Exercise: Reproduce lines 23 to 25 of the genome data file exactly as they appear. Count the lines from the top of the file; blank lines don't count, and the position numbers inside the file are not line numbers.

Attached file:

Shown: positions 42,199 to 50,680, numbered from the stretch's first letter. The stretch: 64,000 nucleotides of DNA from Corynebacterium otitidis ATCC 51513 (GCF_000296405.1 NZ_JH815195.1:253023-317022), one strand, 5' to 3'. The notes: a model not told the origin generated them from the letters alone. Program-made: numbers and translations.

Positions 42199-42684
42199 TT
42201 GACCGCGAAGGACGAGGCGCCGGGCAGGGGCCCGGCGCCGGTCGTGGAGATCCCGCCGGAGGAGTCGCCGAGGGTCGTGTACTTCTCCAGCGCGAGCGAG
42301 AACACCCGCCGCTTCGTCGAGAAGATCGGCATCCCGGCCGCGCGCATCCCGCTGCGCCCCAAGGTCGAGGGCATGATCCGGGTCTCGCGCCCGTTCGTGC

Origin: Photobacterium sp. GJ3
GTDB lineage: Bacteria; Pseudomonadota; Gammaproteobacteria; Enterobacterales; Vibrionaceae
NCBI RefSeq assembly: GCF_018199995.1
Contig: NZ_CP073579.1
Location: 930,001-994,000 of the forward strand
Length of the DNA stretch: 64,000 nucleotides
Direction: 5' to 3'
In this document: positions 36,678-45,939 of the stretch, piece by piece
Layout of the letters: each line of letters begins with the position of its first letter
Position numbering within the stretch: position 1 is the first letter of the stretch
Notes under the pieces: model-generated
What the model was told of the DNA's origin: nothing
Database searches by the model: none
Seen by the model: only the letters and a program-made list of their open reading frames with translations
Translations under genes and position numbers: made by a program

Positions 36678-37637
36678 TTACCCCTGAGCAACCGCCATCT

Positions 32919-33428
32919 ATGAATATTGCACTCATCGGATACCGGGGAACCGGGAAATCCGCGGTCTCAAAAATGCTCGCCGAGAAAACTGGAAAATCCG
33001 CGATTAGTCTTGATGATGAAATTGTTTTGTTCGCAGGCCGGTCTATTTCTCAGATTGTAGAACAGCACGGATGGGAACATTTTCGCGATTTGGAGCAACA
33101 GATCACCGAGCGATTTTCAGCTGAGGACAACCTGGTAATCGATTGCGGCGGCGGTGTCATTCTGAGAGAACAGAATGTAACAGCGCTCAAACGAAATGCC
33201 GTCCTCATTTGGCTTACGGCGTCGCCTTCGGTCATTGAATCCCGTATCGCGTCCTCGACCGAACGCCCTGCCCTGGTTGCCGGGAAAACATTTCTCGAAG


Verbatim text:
Positions 32919-33428
32919 ATGAATATTGCACTCATCGGATACCGGGGAACCGGGAAATCCGCGGTCTCAAAAATGCTCGCCGAGAAAACTGGAAAATCCG
33001 CGATTAGTCTTGATGATGAAATTGTTTTGTTCGCAGGCCGGTCTATTTCTCAGATTGTAGAACAGCACGGATGGGAACATTTTCGCGATTTGGAGCAACA